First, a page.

Addictive Recipes from a Self-Taught Baker

10 Tips for Growing Your Food Blog.

Top Ten Blogging Tips on


It’s been a while since I wrote a post on the subject of blogging, so I’m taking the opportunity of me-having-no-sunny-days-to-photograph-a-new-recipe-for-you to crack an egg of knowledge about growing a food blog.

For the record, I do not consider myself a blogging expert. God no. Not by any means! In fact, I learn something new everyday and there are still a billion things I don’t understand. I simply want to share a few things I’ve learned that have helped me gain and maintain readership.

Anyway. You have a food blog, you’re enjoying it, but you’ve reached a plateau. You aren’t seeing those numbers increase as you hoped. Today I’m sharing tips to engage your readers, keep them coming back, getting exposure, writing the best possible content, and how to turn your food blog into a fun, inviting community.

 Be Extraordinary

1) Connect with people. Isn’t that what blogging is all about? Making connections. I can’t tell you how many readers have emailed, tweeted, and messaged me saying that they feel I’m their friend. In a totally not-creepy way of course. I try to style my writing and social media posts in such a way that I am talking to a friend. What I type is exactly how I talk in real life. Run-on sentences, non sentences, and exclamation points. I try to talk to YOU.

Because “you” is one of the most powerful words in the English language.

Put your readers in the situation, make them imagine they can do exactly what you’re doing. Reply to comments, ask them questions, be interested, and encourage action. I like to frame my posts and recipes around starting a thought-provoking conversation. I had absolutely no idea how to do this when I first started a blog. I either (1) wrote way too much or (2) wrote 1 sentence and then left you with a recipe. Both types of posts even put me (the writer) to sleep, so I’ve tried to find a style of blogging that encourages conversation between me and you – while keeping everyone interested.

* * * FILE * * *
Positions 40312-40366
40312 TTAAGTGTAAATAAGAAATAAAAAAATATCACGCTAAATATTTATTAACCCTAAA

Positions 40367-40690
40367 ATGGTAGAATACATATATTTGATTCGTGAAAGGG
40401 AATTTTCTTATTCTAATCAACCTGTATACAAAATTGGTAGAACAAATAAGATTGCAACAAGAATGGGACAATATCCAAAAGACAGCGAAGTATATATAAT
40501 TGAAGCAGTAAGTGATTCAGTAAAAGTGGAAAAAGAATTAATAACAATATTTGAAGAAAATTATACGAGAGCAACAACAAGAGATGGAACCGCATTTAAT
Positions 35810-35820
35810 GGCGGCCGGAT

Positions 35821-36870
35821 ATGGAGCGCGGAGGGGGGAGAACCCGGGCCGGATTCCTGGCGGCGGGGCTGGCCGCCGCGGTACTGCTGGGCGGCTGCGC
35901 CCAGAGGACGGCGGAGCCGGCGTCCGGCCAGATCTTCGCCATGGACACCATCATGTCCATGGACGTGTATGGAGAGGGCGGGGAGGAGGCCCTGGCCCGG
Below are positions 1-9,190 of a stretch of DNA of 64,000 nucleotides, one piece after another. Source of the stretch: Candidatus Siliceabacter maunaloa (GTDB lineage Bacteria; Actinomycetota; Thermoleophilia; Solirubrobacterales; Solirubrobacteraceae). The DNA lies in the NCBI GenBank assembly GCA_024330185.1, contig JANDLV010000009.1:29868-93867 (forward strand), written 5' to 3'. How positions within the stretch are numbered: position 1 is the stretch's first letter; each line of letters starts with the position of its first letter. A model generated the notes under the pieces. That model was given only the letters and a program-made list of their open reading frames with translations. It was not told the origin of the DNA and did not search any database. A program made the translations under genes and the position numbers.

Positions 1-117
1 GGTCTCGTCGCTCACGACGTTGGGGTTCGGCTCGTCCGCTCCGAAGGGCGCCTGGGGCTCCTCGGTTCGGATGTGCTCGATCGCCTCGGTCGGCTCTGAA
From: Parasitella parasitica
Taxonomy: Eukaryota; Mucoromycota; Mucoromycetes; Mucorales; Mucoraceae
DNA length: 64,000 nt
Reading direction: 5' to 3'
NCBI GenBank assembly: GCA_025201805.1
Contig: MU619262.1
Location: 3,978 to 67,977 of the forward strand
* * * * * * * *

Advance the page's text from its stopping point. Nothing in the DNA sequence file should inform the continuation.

Think of your blog more as a community, not a website.

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2) Be there for your readers. This idea bounces off #1. I wouldn’t have a blog without you, my readers. When you have a question, I try my hardest to answer it. (Though I am only 1 person and this is becoming difficult to manage – I try my best to get to you all.) Offer your readers alternatives to ingredients, take their suggestions, listen to them, offer giveaways. They take the time to read your blog, so take the time for them.

A good example of this tip: last year, I started receiving many comments and emails from non-US readers (who make up a huge percent of my traffic) about adding metric measurements to my recipes. Though it took quite awhile, I’ve slowly been adding gram measurements. I’ve received so many thank yous for this and nothing is sweeter than waking up to an email saying “thank you – I can now understand and make your recipe!”

To grow your food blog, show thanks to your readers.

Wherever You Are, Be All There


3) Content is king. Produce the best quality content you can and write about what you love. Readers can tell the difference when someone writes about a topic because it’s their life and they love it, compared to someone who writes about a topic because it’s a chore. There’s no magic formula or trick here, just write about what you are passionate about. I genuinely love being in my kitchen, rainbow sprinkles, baking oatmeal cookies, and eating apple pie, so they’re easy to write about.

Also… try to say something new and different. Break the rules and differentiate yourself from other bloggers. Have your own style and stick to it. And don’t be afraid to get personal; a little vulnerability makes you human and makes connecting a little easier (see tip #8).